Objective Moral Properties: Natural or Non-natural?
What it means for moral properties to be non-natural varies between writers, but we can borrow philosopher Robert Adam’s description that it means moral properties “cannot be stated entirely in the language of physics, chemistry, biology, and human or animal psychology.”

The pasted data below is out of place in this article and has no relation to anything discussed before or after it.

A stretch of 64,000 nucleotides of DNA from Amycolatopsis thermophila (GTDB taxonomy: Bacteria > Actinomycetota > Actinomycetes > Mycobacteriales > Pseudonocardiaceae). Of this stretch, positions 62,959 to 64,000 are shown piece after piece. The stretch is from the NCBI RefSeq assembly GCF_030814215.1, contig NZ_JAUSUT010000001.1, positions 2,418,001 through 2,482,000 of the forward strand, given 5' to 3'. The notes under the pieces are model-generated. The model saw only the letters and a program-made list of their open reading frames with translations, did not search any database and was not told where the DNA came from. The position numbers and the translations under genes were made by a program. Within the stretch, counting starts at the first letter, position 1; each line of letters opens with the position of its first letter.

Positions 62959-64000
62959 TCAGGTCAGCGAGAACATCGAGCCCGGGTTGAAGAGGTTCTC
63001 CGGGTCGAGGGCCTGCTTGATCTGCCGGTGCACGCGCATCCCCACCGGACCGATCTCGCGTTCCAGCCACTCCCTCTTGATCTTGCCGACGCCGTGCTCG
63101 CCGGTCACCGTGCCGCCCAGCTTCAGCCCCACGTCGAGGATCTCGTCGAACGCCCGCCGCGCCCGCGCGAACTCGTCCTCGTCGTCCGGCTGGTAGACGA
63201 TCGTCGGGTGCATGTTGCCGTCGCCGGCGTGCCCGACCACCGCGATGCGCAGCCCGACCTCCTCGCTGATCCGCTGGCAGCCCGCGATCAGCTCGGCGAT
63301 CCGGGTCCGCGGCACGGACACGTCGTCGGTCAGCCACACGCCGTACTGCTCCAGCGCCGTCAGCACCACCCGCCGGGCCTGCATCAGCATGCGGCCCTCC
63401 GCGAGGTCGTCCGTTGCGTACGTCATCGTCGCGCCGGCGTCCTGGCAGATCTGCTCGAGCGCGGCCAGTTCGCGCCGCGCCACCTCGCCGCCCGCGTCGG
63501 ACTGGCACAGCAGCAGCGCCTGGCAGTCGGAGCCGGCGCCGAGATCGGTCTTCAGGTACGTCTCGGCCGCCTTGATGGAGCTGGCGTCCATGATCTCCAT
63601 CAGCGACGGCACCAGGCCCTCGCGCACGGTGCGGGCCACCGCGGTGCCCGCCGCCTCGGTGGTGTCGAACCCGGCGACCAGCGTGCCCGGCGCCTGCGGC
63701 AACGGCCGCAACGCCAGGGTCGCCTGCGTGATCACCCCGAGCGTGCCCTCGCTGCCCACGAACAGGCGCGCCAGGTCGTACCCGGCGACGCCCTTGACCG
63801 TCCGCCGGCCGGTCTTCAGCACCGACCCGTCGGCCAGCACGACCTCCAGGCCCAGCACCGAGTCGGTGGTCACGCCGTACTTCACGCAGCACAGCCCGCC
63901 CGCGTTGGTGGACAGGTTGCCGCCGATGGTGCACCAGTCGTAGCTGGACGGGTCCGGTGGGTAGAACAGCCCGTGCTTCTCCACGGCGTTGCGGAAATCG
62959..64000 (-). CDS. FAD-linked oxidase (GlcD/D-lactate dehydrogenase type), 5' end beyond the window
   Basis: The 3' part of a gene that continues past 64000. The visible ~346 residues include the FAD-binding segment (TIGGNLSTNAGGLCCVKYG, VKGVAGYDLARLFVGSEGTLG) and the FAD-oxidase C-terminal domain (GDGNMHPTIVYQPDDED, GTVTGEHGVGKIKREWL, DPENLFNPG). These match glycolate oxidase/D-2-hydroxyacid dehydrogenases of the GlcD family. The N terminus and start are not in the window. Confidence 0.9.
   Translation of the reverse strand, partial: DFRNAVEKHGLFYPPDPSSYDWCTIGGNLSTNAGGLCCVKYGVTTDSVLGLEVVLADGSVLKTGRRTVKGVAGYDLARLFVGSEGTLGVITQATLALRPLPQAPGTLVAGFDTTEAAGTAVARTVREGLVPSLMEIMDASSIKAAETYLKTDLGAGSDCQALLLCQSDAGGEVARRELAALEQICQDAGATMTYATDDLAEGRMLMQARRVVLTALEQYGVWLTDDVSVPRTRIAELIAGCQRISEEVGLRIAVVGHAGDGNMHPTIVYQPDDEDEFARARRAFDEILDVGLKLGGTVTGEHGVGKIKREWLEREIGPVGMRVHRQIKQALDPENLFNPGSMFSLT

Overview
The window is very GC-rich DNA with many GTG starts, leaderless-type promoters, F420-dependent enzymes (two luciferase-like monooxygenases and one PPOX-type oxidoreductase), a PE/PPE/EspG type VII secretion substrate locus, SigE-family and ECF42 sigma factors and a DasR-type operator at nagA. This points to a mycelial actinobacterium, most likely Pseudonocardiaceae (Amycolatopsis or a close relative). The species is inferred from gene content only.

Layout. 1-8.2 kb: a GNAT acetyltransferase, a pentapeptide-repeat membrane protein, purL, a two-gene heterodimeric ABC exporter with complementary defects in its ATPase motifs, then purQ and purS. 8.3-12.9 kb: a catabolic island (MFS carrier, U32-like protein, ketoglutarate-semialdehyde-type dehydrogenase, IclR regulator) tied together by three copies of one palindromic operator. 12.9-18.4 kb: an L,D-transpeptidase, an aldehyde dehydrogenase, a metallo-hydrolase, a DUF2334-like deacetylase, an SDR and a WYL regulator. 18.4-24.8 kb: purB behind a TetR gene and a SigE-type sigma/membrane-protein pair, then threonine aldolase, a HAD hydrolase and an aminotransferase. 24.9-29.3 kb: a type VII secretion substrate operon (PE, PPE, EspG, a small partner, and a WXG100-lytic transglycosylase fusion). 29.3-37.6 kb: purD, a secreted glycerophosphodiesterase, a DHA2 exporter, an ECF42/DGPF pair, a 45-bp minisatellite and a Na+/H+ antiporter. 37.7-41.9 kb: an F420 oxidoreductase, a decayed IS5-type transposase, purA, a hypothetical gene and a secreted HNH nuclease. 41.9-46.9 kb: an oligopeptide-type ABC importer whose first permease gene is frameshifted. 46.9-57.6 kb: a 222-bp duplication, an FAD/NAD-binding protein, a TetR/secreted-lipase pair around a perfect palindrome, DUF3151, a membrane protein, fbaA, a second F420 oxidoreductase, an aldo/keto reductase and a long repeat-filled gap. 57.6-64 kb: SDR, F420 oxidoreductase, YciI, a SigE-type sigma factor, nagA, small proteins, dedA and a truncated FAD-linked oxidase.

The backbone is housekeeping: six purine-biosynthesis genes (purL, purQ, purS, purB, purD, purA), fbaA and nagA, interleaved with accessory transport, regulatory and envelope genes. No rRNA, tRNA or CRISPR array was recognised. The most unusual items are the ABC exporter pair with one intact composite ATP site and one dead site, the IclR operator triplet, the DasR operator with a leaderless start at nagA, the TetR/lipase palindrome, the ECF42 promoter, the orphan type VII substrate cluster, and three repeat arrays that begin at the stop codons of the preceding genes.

Either morality exists solely as part of the natural world (moral naturalism) or it exists to at least some degree as part of the non-natural realm (moral non-naturalism). One of these has to be true, because if morality exists neither as part of the natural realm nor as part of the non-natural realm, then it follows that morality does not exist as part of reality at all. If morality exists, some type of ontological explanation or other must be correct.